If your child’s medical team have nonetheless advised that all members of the household should stay at home and you are unable to work from home, you can ask your employer to place you on the Coronavirus Job Retention Scheme (also called furloughing) on the basis that you are unable to work because you have caring responsibilities resulting from coronavirus – although to be eligible for the scheme you must have already been on furlough for at least three weeks before 30 June 2020.
In addition, although key workers can now be furloughed with the agreement of their employer, but the government has indicated that the Coronavirus Job Retention Scheme will not be used by many public sector organisations, as the majority of public sector employees are continuing to provide essential public services or contribute to the response to the coronavirus outbreak.
In some circumstances sick leave may be a possibility, if your employer is flexible and/or if your doctor will give you a sick note.
I’m self-employed – what support is available for me?
Many self-employed people whose business has suffered due to coronavirus have been able to claim a grant worth 80% of past trading profits up to a maximum of £2,500 per month under the Self-Employed Income Support Scheme. To be eligible you will must have been trading in the 2018-19 tax year, and must have submitted a tax return for that year by 23 April. Your past trading profits must also be no more than £50,000, and must represent more than half of your total income.
The deadline for claiming the first grant under the SEISS has now expired, but a second grant worth 70% of your average monthly trading profits, paid out in a single instalment covering 3 months’ worth of profits, and capped at £6,570 in total, is available to anyone who was eligible for the first grant (even if they did not actually claim it) and can confirm to HMRC that their business has been adversely affected on or after 14 July 2020.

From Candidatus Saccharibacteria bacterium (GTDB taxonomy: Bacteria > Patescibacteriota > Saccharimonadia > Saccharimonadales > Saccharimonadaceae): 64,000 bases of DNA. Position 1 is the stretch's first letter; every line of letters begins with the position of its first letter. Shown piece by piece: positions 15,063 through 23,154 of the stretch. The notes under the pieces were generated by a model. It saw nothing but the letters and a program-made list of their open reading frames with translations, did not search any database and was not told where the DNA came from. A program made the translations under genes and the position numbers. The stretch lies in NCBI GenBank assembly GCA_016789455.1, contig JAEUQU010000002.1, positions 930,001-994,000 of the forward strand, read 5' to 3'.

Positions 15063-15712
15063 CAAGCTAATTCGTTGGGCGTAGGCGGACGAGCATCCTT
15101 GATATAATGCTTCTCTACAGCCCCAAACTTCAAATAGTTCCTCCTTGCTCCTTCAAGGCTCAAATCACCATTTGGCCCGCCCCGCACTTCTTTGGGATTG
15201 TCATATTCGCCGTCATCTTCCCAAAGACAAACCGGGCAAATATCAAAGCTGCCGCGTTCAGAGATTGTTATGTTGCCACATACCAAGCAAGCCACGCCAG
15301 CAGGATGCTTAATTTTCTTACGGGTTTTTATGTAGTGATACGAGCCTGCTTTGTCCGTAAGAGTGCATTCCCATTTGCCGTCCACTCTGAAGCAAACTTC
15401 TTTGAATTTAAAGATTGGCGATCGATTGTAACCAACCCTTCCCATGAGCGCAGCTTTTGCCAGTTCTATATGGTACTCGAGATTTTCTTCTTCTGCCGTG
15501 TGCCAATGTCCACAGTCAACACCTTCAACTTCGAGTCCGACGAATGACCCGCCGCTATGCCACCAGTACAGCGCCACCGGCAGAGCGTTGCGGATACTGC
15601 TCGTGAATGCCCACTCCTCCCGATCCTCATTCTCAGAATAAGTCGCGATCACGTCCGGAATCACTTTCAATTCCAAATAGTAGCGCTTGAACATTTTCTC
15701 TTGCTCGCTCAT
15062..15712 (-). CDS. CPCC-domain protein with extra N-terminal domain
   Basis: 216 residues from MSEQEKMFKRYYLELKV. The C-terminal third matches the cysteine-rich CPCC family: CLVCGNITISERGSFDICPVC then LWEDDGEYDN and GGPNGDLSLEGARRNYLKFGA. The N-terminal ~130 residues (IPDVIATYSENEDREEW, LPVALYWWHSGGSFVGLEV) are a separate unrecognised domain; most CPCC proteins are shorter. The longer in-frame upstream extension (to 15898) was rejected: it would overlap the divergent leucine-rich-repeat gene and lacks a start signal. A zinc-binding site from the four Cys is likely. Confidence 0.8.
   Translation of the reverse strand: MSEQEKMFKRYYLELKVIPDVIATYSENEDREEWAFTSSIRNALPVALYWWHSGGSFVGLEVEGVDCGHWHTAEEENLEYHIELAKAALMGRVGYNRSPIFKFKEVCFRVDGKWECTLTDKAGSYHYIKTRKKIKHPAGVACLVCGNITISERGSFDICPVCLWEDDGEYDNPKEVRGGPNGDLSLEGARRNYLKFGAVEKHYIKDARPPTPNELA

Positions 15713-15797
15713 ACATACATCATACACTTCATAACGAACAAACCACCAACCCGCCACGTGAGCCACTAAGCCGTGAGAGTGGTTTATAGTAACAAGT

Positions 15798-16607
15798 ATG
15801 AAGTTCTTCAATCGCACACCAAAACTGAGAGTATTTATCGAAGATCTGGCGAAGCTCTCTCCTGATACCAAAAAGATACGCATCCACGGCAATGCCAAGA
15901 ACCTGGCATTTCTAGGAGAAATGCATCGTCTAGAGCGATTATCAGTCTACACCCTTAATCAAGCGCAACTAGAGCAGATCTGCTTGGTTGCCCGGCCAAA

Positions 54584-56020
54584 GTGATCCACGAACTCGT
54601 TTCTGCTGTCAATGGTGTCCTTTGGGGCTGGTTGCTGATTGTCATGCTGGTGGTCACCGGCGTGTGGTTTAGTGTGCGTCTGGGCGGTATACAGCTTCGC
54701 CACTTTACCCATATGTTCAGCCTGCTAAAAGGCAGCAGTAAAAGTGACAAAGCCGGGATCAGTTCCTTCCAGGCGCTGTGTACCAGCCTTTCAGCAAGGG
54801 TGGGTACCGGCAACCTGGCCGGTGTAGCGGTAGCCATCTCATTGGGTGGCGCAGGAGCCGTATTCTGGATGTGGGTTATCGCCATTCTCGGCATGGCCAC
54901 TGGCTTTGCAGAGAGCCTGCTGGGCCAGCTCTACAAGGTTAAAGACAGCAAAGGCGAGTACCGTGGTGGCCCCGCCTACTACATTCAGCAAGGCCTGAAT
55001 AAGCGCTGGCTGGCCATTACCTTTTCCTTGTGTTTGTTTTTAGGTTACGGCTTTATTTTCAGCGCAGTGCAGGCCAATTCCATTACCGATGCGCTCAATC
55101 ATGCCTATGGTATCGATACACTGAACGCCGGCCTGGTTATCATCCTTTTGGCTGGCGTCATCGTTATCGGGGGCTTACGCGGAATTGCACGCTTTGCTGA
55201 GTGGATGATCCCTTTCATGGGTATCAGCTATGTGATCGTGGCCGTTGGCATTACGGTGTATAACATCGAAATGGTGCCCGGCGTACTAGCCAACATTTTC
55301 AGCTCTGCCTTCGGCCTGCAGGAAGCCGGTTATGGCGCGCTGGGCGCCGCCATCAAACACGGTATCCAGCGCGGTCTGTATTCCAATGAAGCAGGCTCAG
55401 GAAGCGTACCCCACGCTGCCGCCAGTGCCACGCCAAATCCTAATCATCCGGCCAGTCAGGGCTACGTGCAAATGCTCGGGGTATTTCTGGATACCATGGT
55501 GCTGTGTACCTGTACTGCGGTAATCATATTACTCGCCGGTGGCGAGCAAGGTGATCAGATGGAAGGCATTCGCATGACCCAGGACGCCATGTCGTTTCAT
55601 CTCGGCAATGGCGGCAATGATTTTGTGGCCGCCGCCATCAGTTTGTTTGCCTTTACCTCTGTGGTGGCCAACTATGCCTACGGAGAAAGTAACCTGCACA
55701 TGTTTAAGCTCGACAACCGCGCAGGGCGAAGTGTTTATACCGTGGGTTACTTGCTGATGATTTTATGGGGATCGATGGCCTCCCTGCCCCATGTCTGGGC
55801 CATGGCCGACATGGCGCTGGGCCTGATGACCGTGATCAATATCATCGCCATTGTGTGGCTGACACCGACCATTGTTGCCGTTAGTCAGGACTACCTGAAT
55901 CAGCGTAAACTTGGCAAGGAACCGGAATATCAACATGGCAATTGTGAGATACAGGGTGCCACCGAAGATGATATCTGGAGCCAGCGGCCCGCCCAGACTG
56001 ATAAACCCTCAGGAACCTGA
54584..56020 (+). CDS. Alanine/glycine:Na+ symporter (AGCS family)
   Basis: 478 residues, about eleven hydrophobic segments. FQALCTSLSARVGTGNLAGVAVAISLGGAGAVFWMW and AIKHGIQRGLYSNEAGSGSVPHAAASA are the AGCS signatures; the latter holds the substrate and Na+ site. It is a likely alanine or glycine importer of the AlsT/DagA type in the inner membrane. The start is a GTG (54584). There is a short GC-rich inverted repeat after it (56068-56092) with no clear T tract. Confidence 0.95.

As with the first grant HMRC will contact you if you’re eligible.
I’m on a zero hours contract – am I entitled to any support?
Employees on zero hours contracts who were on their employer’s payroll on 28 February 2020 are eligible to be furloughed under the Coronavirus Job Retention Scheme.
If your pay varies and you’ve been employed (or engaged by an employment business in the case of agency workers) for a full year, employers will claim for the higher of either:
- The amount you earned in the same month last year
- An average of your monthly earnings from the last year.
If your pay varies and you’ve been employed for less than a year, employers will claim for an average of your regular monthly wages since you started work.
Zero hours employees are also eligible for Statutory Sick Pay, so long as they have been earning around £120 per week in the period leading up to them going off sick, and of course can claim benefits such as Universal Credit on the same basis as others.
I can’t completely shield myself/my child and this is affecting my mental health – what can I do to help myself?
It’s very distressing to feel you’re not protecting your child enough against covid-19, but the fact is that some people will have to go out to work while shielding a child. It’s important to remember that the government guidance around shielding has been particularly focused on adults. There is currently very little evidence on the impact of shielding children. Follow the guidance as far as possible, but if you have to work or have to go to the shops to buy food take all the precautions you can – including frequent handwashing and social distancing as far as possible. You may also want to consider washing your work clothes when you get home and having a shower. There’s little evidence at the moment to suggest that coronavirus can live on fabric, but it’s something you could do if it helps you feel better about the situation.